Can Politics and Business Align? Policy, Transparency and Logistics
Politics and business can be intertwined in many ways but also conflicting. This is especially the case regarding foreign investments and possible influence by third countries in Europe, for example.
The same applies to supply chain diversification policies pursued by states that might not appear financially beneficial for businesses. Is there a fine line between the two? The concept of geologistics might provide some insights in this sense. RailFreight.com interviewed Marie Krpata, research fellow at the Study Committee on Franco-German Relations (Cerfa) and an expert on the topic.
Krpata’s latest research focuses on the concept of geologistics and, specifically, the influence of China on Central and Eastern Europe and the Western Balkan region. She is also interested in the influence of China on Germany and German ports like Hamburg and Duisburg.
What is geologistics?
As one would assume, the concept balances somewhere between geopolitics and logistics. “I think it's at the intersection between interconnections, transport modes, destinations and geopolitics. So it's logistics at the service of geopolitics,” explains Krpata.
When discussing China’s involvement in European infrastructure, Central and Eastern Europe and the Western Balkans are good examples of European regions where China attempts to acquire allies.
However, these regions could also become China’s “springboards to get into the Western European market where the barriers of entry are higher while the region is also vital in terms of exporting goods and being the main producer of knowledge and innovative technologies,” underlines Krpata.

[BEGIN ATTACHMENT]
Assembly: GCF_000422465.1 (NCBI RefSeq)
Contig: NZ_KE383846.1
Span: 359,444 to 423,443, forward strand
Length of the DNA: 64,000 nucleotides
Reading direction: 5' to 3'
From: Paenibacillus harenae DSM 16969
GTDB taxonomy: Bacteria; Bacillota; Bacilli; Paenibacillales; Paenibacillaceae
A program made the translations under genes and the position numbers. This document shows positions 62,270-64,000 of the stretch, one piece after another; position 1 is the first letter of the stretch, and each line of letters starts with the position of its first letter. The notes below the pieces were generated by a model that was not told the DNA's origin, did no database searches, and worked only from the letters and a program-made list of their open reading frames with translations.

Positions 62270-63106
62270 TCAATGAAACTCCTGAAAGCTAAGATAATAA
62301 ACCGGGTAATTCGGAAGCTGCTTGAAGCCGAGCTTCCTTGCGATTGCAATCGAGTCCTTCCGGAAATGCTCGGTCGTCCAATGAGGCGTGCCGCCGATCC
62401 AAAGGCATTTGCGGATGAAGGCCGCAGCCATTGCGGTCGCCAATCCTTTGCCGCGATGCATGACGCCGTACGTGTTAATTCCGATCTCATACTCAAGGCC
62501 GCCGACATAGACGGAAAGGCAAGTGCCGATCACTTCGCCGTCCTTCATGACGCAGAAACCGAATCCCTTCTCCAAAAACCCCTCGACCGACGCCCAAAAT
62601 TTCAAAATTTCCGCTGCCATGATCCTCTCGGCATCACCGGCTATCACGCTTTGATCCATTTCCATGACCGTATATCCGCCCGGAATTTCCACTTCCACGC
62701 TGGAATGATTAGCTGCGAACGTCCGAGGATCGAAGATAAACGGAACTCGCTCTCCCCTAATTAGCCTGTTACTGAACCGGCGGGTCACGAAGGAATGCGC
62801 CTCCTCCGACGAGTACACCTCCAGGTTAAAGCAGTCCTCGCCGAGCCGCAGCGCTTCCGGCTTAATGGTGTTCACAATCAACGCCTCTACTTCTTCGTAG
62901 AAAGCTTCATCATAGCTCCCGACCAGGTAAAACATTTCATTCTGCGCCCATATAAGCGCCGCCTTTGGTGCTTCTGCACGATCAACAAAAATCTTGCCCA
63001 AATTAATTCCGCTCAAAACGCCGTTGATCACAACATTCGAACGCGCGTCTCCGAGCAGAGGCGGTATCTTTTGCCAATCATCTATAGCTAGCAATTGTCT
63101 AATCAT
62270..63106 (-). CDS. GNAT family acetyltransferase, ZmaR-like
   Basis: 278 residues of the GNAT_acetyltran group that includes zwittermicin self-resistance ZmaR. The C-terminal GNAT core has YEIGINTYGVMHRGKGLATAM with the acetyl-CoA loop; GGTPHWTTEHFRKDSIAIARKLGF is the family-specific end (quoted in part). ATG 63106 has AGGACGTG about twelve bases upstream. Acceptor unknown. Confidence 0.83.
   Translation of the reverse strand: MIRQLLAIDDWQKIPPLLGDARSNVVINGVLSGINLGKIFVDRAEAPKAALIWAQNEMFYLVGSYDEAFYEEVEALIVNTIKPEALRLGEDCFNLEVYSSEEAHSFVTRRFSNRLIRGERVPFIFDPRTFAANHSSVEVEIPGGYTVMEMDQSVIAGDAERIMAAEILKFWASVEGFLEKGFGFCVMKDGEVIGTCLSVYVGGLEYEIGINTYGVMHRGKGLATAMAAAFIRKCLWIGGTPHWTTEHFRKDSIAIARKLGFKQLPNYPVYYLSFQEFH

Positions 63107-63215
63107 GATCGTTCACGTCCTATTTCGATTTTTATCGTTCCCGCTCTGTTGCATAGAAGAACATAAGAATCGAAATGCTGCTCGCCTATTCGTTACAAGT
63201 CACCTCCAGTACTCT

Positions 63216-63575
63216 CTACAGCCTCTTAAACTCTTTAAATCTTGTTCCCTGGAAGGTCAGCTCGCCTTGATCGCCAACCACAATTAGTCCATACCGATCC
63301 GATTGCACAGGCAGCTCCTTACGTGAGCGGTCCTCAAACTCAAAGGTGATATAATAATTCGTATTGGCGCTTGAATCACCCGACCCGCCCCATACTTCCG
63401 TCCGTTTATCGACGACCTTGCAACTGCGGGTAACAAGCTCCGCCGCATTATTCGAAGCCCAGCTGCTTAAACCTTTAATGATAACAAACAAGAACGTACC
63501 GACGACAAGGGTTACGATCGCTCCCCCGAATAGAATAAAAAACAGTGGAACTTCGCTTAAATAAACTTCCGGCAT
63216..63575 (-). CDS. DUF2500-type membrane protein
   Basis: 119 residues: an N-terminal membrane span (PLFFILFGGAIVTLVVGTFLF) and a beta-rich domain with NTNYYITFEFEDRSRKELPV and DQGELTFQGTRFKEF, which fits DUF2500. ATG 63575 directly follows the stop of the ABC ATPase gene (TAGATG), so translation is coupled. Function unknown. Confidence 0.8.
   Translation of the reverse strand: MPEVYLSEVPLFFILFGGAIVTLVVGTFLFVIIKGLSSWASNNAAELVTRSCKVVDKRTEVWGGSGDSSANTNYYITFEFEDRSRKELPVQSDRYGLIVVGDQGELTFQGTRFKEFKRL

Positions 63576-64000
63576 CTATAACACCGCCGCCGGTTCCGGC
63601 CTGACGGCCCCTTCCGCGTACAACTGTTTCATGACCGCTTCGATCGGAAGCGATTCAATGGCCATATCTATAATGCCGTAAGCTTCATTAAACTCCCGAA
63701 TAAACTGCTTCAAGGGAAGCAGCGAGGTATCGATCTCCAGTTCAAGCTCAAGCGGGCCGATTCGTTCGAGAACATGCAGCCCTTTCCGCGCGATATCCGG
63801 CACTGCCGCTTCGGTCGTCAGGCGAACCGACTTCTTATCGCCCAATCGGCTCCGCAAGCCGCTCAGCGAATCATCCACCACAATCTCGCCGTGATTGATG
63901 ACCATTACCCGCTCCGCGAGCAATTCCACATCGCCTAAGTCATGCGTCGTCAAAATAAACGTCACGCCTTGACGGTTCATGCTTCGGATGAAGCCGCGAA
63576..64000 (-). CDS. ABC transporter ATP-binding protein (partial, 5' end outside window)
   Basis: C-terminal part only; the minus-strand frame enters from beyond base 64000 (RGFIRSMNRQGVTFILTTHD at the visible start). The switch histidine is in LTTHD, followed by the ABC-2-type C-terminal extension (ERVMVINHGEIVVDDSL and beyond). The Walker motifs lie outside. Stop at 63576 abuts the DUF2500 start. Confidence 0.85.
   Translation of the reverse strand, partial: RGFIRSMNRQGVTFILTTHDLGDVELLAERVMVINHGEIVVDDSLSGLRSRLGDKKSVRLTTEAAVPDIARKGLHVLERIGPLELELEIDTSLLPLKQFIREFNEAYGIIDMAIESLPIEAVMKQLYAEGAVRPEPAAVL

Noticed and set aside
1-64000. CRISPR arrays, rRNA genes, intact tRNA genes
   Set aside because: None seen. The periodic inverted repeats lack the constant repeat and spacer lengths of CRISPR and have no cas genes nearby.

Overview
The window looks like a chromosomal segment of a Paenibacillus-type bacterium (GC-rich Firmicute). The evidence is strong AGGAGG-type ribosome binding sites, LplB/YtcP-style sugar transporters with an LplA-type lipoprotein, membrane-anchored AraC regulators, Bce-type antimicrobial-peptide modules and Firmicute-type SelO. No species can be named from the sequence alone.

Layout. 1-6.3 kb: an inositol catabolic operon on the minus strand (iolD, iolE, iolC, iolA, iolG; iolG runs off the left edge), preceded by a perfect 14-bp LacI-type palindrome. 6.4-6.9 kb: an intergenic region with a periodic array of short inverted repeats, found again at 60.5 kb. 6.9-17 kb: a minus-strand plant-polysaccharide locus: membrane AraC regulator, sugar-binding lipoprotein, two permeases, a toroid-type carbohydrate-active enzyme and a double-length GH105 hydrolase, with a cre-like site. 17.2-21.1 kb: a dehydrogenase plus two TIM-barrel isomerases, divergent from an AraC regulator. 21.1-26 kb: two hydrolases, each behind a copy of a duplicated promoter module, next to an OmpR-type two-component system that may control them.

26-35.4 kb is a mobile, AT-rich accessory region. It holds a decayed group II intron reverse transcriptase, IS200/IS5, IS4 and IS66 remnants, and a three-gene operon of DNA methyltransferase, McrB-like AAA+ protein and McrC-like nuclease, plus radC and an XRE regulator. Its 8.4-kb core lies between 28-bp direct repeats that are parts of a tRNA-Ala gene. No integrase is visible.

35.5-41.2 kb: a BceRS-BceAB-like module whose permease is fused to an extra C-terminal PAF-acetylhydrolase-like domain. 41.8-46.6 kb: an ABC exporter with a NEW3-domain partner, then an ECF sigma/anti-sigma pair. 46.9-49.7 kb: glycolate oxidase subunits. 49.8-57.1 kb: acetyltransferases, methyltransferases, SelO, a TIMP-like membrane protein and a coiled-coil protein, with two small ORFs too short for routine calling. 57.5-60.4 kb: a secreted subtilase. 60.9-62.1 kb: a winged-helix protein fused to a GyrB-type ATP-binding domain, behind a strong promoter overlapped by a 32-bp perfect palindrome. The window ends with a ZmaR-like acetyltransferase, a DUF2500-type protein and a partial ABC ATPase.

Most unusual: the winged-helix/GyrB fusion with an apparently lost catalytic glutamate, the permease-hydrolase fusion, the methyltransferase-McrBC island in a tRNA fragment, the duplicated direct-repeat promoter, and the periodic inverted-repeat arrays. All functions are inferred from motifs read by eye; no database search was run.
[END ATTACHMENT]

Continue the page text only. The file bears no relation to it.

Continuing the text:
Through the Global Gateway initiative, the EU “tries to give impulse to an outgoing strategy using means from the European Union but also co-financing solutions with the private sector, and it tries to target specific regions in the world and specific projects in the world, for instance, the Western Balkans”, explains Krpata.
However, EU strategies also focus a lot on decreasing dependencies with existing partners, and these strategies could also function as a tool for the Union’s future logistic mapping and remapping.
The difference between the EU and China is the first’s more fragmented nature regarding decision-making. “France is very much in favour of the strategic autonomy, which other countries are concerned about. On the other hand, Germany tries to further this narrative of diversification rather than protectionism, considering that it is also China’s leading trade partner and wants to maintain this profile while staying vigilant because of international developments,” narrates Krpata.
An opportunity to align
About COSCO's acquiring 24.9 per cent of Tollerort’s container terminal stakes in the port of Hamburg could be the starting point of this process:
“There was much political debate about that, with six ministries within Germany against giving the stake to COSCO. There was the European Commission that was against it as well. German intelligence services were also against it, and the chancellor decided to allow the deal,” narrates Krpata. “But now,” she continues, “HHLA said that it would need a better understanding of whether it could give this stake to another company and what it would need to take into consideration depending on where this company is from. Questions may arise with regard to state-owned companies, stake thresholds and the company’s leverage on strategic decisions.”
In simple words, what HHLA tries to determine is a framework within which it can conduct international business, demanding a clear risk mapping. “These are some questions that need to be approached with transparency and clarity. Governments need to work with businesses on this mapping and on defining some objective tools, considering also decisions made by the EU’s strategic partners that can still impact European business,” concludes Krpata.
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